142  to the \fBconfigure\fP command. The value given must be 2, 3, or 4. Using  to the \fBconfigure\fP command. The value given must be 2, 3, or 4. Using
143  longer offsets slows down the operation of PCRE because it has to load  longer offsets slows down the operation of PCRE because it has to load
144  additional bytes when handling them.  additional bytes when handling them.
 .P  
 If you build PCRE with an increased link size, test 2 (and test 5 if you are  
 using UTF-8) will fail. Part of the output of these tests is a representation  
 of the compiled pattern, and this changes with the link size.  
145  .  .
146  .SH "AVOIDING EXCESSIVE STACK USAGE"  .SH "AVOIDING EXCESSIVE STACK USAGE"
147  .rs  .rs
# Line 155  When matching with the \fBpcre_exec()\fP Line 150  When matching with the \fBpcre_exec()\fP
150  by making recursive calls to an internal function called \fBmatch()\fP. In  by making recursive calls to an internal function called \fBmatch()\fP. In
151  environments where the size of the stack is limited, this can severely limit  environments where the size of the stack is limited, this can severely limit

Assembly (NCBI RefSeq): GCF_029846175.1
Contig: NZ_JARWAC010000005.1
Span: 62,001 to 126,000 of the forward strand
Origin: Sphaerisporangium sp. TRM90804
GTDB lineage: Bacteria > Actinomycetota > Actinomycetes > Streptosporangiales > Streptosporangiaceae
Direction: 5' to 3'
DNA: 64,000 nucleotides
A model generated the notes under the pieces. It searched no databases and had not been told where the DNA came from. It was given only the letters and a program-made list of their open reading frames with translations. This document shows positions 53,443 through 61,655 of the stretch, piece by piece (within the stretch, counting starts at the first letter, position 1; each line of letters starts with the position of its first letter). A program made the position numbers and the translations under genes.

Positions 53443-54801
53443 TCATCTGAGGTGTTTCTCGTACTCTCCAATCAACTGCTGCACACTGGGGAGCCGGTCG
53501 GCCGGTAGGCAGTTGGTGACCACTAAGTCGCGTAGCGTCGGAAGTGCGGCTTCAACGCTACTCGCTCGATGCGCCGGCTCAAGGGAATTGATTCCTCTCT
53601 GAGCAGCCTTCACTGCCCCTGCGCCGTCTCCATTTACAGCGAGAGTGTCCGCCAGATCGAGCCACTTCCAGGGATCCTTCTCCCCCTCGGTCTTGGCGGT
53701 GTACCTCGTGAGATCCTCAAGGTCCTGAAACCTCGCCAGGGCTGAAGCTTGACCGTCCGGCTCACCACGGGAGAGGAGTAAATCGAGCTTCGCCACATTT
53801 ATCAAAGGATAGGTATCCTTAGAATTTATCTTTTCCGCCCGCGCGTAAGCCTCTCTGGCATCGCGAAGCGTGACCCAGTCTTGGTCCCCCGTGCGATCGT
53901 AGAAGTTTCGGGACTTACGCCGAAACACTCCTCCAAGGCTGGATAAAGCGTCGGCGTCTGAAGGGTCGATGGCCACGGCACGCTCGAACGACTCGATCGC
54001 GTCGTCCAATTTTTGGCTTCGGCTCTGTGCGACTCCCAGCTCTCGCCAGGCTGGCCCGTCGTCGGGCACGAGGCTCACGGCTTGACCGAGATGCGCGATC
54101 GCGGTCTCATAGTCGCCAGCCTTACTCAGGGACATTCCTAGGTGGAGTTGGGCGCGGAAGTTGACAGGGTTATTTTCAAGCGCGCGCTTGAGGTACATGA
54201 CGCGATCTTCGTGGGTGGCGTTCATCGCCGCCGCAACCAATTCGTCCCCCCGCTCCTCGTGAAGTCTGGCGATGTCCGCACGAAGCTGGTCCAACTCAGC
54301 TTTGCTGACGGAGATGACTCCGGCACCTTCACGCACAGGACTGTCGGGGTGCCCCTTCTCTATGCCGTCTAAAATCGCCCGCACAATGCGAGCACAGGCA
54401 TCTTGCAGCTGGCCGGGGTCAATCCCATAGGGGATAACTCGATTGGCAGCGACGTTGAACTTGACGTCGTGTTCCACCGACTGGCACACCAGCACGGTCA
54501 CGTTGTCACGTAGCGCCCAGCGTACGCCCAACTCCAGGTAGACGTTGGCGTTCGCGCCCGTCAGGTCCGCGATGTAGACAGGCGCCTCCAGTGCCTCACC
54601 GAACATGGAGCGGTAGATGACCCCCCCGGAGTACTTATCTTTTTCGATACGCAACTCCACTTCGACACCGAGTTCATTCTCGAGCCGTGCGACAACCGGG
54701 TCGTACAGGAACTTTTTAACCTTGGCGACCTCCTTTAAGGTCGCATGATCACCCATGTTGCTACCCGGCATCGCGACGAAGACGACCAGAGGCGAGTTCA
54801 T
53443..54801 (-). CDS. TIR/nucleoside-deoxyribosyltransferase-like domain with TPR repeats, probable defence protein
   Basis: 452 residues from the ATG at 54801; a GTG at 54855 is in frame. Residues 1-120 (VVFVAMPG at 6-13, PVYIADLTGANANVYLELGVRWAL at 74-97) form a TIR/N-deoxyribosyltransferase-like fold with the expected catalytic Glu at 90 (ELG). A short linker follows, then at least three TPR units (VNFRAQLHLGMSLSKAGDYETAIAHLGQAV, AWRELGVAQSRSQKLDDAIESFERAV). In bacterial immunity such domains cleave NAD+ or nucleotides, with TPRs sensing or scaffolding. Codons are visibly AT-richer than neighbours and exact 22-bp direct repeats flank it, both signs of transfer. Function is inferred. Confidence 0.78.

152  PCRE's operation. (The Unix environment does not usually suffer from this  PCRE's operation. (The Unix environment does not usually suffer from this
153  problem.) An alternative approach that uses memory from the heap to remember  problem, but it may sometimes be necessary to increase the maximum stack size.
154  data, instead of using recursive function calls, has been implemented to work  There is a discussion in the
155  round this problem. If you want to build a version of PCRE that works this way,  .\" HREF
156  add  \fBpcrestack\fP
157    .\"
158    documentation.) An alternative approach to recursion that uses memory from the
159    heap to remember data, instead of using recursive function calls, has been
160    implemented to work round the problem of limited stack size. If you want to
161    build a version of PCRE that works this way, add
162  .sp  .sp
163    --disable-stack-for-recursion    --disable-stack-for-recursion
164  .sp  .sp
165  to the \fBconfigure\fP command. With this configuration, PCRE will use the  to the \fBconfigure\fP command. With this configuration, PCRE will use the
166  \fBpcre_stack_malloc\fP and \fBpcre_stack_free\fP variables to call memory  \fBpcre_stack_malloc\fP and \fBpcre_stack_free\fP variables to call memory
167  management functions. Separate functions are provided because the usage is very  management functions. By default these point to \fBmalloc()\fP and